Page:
Teenaged Susan Shelley is released from an asylum where she's been confined after the shock suffered over the fiery death of her glamorous socialite mother. Her father has a new wife, who ...
See full summary »
Teenaged Susan Shelley is released from an asylum where she's been confined after the shock suffered over the fiery death of her glamorous socialite mother. Her father has a new wife, who has only married him for the money left to him by Zsa Zsa. Susan is still haunted by her mother's memory, and her stepmother is conspiring with her lover, Maxwell Reed, to trick the troubled girl to lead them to Zsa Zsa's missing diamond necklace.Written by
"The Past is Like a Tiger, and No Matter How You Pet It or Pretend That It's Tame One Day It Will Turn..."
If I'd missed the start and hadn't caught the director credit, I would have taken this for the work of William Castle rather than sci-fi and horror specialist Bert I. Gordon briefly venturing into 'Psycho'/'Baby Jane' territory. The production values are in fact rather more impressive than one would have got with Castle. Greystone, the Beverly Hills mansion in which most of the action takes place is well served by Ellsworth Fredericks's elegant photography, which gives the film the feeling of an Italian 'giallo' (complete with spooky close-ups of dolls, portraits and various childhood relics) produced as a glossy sixties TV movie. Unfortunately, shorn of Castle's gimmicks Gordon's direction manages to be even more pedestrian than Castle's would have been; and fails utterly to energise a talky script in which things are constantly spelled out through dialogue rather than conveyed visually.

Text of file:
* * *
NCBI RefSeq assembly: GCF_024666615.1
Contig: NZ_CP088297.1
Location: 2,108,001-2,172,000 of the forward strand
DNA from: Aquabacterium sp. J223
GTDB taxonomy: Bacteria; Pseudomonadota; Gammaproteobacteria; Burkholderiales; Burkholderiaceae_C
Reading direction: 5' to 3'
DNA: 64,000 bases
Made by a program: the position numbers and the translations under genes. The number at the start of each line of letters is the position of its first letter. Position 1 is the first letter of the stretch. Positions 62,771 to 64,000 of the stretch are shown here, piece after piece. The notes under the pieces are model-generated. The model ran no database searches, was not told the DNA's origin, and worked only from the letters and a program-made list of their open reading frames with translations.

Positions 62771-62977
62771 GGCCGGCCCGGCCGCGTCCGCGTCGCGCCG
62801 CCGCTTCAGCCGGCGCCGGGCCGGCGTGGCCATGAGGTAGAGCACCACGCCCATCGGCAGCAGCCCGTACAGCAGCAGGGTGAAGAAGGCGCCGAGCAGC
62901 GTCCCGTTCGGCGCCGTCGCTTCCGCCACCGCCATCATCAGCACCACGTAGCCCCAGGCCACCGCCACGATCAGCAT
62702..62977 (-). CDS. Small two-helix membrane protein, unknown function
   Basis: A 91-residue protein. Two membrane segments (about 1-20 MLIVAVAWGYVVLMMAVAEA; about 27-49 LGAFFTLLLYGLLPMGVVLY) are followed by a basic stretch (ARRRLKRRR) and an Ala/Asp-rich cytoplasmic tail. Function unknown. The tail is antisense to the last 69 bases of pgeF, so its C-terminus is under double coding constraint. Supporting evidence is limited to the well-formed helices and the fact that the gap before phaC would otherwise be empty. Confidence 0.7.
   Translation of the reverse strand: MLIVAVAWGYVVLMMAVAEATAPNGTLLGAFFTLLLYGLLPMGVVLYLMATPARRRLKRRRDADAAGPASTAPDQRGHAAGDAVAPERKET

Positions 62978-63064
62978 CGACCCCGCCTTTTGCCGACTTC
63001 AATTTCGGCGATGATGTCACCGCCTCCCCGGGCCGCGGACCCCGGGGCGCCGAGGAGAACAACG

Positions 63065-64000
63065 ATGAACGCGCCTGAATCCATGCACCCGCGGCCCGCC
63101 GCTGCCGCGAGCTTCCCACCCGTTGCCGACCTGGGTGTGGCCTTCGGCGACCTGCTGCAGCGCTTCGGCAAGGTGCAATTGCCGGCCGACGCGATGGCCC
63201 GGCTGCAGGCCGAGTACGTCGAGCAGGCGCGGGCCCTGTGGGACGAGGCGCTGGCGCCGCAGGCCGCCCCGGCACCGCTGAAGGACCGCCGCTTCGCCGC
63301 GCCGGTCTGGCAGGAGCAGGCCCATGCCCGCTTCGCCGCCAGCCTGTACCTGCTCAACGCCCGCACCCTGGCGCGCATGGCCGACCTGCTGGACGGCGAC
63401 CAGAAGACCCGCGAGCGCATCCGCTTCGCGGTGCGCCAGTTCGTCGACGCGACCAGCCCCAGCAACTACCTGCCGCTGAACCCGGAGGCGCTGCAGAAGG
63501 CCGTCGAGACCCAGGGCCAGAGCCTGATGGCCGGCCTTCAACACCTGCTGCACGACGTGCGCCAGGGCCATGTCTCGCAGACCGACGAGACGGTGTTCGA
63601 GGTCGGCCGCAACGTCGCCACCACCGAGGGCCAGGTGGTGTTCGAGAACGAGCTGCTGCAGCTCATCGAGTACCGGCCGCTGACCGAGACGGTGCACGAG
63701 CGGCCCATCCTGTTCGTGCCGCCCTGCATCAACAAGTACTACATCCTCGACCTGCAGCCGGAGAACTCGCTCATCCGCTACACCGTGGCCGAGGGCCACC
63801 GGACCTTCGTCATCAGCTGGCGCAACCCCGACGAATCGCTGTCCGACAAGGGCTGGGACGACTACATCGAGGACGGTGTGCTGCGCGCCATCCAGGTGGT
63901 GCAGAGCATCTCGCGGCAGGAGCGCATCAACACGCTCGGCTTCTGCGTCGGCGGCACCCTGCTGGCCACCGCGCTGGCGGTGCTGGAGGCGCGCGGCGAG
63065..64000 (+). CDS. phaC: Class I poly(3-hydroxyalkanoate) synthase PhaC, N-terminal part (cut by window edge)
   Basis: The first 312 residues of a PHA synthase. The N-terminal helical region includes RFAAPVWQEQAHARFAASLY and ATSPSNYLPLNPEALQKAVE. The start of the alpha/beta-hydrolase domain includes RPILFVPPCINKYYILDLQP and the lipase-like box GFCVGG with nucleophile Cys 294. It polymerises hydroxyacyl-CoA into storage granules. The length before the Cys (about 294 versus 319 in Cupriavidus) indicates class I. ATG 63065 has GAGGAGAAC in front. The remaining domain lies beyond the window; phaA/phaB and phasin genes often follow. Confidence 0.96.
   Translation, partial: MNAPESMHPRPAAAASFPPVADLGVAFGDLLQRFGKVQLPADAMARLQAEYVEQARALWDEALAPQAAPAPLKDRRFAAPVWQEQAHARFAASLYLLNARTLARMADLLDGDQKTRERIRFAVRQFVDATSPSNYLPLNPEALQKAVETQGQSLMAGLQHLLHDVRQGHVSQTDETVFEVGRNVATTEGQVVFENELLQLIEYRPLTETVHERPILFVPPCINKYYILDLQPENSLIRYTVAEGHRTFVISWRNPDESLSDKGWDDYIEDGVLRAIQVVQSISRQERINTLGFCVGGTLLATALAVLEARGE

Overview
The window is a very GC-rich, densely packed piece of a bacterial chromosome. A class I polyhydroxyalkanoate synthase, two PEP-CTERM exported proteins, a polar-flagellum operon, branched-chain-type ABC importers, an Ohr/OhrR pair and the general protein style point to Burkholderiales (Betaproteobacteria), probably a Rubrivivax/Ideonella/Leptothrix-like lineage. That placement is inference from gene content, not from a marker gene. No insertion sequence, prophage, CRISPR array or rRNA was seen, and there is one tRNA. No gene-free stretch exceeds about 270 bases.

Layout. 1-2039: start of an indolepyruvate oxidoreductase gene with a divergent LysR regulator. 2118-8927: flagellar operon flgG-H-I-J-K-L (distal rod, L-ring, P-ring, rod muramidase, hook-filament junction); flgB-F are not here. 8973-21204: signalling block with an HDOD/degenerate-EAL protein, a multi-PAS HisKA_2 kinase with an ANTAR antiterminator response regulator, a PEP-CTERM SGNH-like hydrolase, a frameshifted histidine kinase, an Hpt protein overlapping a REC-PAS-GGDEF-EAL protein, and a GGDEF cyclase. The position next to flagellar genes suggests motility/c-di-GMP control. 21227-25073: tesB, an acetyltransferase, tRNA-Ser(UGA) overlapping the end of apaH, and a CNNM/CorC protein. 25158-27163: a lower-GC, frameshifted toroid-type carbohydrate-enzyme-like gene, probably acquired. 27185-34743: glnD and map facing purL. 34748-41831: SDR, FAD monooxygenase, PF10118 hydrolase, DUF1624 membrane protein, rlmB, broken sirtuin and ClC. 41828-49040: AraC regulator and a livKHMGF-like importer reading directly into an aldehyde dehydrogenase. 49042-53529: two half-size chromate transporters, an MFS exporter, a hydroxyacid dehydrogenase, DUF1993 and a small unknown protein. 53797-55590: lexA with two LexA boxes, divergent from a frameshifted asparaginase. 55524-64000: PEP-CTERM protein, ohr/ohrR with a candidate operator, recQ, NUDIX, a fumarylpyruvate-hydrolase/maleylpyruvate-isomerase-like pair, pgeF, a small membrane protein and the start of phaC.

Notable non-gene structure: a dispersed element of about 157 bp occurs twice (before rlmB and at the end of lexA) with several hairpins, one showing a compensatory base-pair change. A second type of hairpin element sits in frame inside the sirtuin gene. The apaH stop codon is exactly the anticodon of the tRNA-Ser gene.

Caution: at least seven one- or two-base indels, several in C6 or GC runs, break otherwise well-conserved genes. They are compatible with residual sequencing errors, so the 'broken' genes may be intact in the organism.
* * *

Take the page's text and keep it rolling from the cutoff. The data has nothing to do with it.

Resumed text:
In an interesting cast of has-beens, Ameche is wasted as the heroine's weak and corrupt father; but as the ghastly stepmom - who having already maxed out hubby's nest egg is now making absolutely no secret of her desire to have her stepdaughter committed so she can gets her mitts on HER inheritance too - Martha Hyer rises to the challenge of convincingly playing a wife even more high maintenance than her predecessor Zsa Zsa Gabor must doubtless have been. (If she hadn't been busy at the time making 'Green Acres', it would have been interesting to see Zsa Zsa and her sister Eva in the role played by the not dissimilar Hyer squaring up against each other in the same movie.) Signe Hasso pops up ominously in a nun's habit, Wendell Corey is obviously drunk (he died from cirrhosis of the liver two years later) but enjoyably intimidating as the family lawyer; as is Maxwell Reed, who does justice to some wonderfully fruity dialogue as a male Miss Danvers. Anna Lee's role as a family friend promises to be nicely bitchy too, but she unfortunately disappears almost as soon as she appears.
2 of 2 people found this review helpful.
Was this review helpful to you?
| Report this